Merger parties may notify their anticipated mergers to the Malaysian Aviation Commission (MAVCOM) or to apply for a decision as to whether the anticipated merger will infringe the prohibition against anticompetitive mergers.

The Guidelines on Notification and Application Procedures state that merger situations should be notified if the merger parties anticipate that the merger may have the effect of substantially lessening competition within any Malaysian aviation service market. MAVCOM is more likely to investigate a merger situation if:

  • the combined turnover of the merger parties in Malaysia in the financial year preceding the transaction is at least 50 million ringgit; or
  • the combined worldwide turnover of the merger parties in the financial year preceding the transaction is at least 500 million ringgit .

In any case, MAVCOM has the power to investigate an anticipated merger or a merger where there is reason to suspect that it has resulted, or may be expected to result, in a substantial lessening of competition in any aviation service market even where the above turnover thresholds are not met.

How long does it normally take to obtain approval?

MAVCOM’s Guidelines state that the duration for the assessment of an application will be determined on a case-by-case basis depending on factors such as the complexity of the issues and the timeliness and the completeness of the information provided by the enterprises.

If the company obtains approval, does it mean the authority has confirmed the terms in the documents will be considered compliant with competition law?

Any decision from MAVCOM that the merger is not anticompetitive under the Malaysian Aviation Commission Act cannot be read as approval of all the terms of the agreement between the parties.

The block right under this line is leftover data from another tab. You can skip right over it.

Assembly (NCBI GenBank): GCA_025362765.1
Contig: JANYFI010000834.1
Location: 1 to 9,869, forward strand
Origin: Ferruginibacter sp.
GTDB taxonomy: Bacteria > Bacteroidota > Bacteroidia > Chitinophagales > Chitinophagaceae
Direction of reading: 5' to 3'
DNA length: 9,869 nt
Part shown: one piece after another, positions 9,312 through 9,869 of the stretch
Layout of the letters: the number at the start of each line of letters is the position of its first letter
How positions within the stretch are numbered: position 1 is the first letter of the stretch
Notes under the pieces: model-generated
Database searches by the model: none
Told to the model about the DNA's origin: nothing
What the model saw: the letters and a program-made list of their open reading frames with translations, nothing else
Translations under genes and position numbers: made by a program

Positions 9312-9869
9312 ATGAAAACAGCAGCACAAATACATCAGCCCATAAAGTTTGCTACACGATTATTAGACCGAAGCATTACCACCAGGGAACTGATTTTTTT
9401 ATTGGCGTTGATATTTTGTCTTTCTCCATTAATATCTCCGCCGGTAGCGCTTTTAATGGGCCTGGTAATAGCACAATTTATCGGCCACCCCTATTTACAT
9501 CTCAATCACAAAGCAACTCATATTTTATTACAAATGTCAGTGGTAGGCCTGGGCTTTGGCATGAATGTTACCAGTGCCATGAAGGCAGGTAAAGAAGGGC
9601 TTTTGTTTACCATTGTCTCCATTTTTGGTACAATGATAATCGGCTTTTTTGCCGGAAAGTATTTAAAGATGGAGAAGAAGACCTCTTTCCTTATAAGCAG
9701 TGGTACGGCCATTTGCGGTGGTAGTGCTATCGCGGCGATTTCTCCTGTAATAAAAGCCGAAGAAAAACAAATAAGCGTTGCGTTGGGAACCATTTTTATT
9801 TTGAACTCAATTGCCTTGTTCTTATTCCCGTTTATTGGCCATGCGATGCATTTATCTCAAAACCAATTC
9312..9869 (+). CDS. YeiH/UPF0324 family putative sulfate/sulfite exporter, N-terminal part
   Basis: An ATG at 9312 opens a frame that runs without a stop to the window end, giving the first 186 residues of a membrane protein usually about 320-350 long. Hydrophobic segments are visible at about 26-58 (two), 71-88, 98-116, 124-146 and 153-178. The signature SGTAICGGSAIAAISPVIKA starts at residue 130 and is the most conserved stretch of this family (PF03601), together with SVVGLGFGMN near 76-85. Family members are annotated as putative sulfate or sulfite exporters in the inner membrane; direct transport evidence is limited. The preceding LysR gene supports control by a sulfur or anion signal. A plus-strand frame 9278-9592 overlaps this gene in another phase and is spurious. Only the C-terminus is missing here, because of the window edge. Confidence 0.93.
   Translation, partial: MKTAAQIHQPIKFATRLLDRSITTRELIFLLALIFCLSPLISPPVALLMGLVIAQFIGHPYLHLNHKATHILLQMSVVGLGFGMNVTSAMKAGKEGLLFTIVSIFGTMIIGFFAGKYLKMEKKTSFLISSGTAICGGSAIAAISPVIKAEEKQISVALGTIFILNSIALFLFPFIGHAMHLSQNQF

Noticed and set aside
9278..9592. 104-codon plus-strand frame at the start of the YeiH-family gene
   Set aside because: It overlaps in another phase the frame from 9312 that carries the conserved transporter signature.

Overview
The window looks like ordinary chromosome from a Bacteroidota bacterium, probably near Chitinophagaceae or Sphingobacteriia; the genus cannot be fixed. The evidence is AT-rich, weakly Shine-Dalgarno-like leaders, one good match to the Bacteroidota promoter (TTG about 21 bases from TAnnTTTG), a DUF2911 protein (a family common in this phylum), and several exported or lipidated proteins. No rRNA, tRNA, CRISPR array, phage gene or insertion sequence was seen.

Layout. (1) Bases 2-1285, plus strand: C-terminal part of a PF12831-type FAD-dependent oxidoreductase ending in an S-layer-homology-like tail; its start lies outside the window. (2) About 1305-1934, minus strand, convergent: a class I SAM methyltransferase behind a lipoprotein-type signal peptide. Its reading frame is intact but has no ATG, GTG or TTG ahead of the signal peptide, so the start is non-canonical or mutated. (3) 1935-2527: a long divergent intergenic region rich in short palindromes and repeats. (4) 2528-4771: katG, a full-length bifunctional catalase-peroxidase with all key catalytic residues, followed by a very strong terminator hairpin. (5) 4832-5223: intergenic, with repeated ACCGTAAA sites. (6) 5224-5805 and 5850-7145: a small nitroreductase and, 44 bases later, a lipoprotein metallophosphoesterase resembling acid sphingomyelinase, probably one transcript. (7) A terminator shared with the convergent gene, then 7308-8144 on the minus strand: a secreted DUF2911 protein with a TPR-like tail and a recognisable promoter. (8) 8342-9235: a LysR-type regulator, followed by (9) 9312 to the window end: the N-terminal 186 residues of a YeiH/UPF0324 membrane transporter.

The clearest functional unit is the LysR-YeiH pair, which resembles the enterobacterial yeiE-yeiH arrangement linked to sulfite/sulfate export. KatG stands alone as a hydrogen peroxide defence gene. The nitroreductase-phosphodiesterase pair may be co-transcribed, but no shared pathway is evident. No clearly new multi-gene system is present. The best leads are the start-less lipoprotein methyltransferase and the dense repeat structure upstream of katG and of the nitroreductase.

In addition, a non-infringement decision with regard to an anticipated merger may be limited to a period specified by MAVCOM. In such situation, a non-infringement decision for an anticipated merger would only be valid for a specified period and if the merger parties decide to proceed with the anticipated merger, it must be carried out within the specified period.

Failure to file

What are the consequences for failure to file, delay in filing and incomplete filing? Have there been any recent cases?

An anticipated merger or merger that was not notified to MAVCOM that raises competition law concerns under the Malaysian Aviation Commission Act may pose an infringement risk to the merger parties. Upon a determination by MAVCOM that an anticipated merger or merger infringes the prohibition against anticompetitive mergers, MAVCOM may require the merger to be dissolved or modified, and impose financial penalties on the merger parties.

The Guidelines state that MAVCOM may refuse to accept an application if it is:

  • incomplete;
  • not accompanied by the relevant supporting documents;
  • not made in the form determined by MAVCOM; or
  • not made in accordance with any provision of the Malaysian Aviation Commission Act, any applicable regulations, guidelines or application requirements determined by MAVCOM.

MAVCOM may also consider an application to be incomplete until the payment of any applicable fee as prescribed by the relevant regulations is made.

Investigation and settlement

Legal representation

Under which circumstances would the company and its officers or employees need separate legal representation? Do the authorities require separate legal representation during certain types of investigations?

The Competition Act does not provide for mandatory separate legal representation for certain types of investigations.

It must be noted that by virtue of the definition of an ‘enterprise’ under the Competition Act, competition law infringements can only be pursued against business entities and not individuals. However, where an officer or employee is being simultaneously investigated for a separate offence, for example, bribery, it is advisable that such person be represented separately.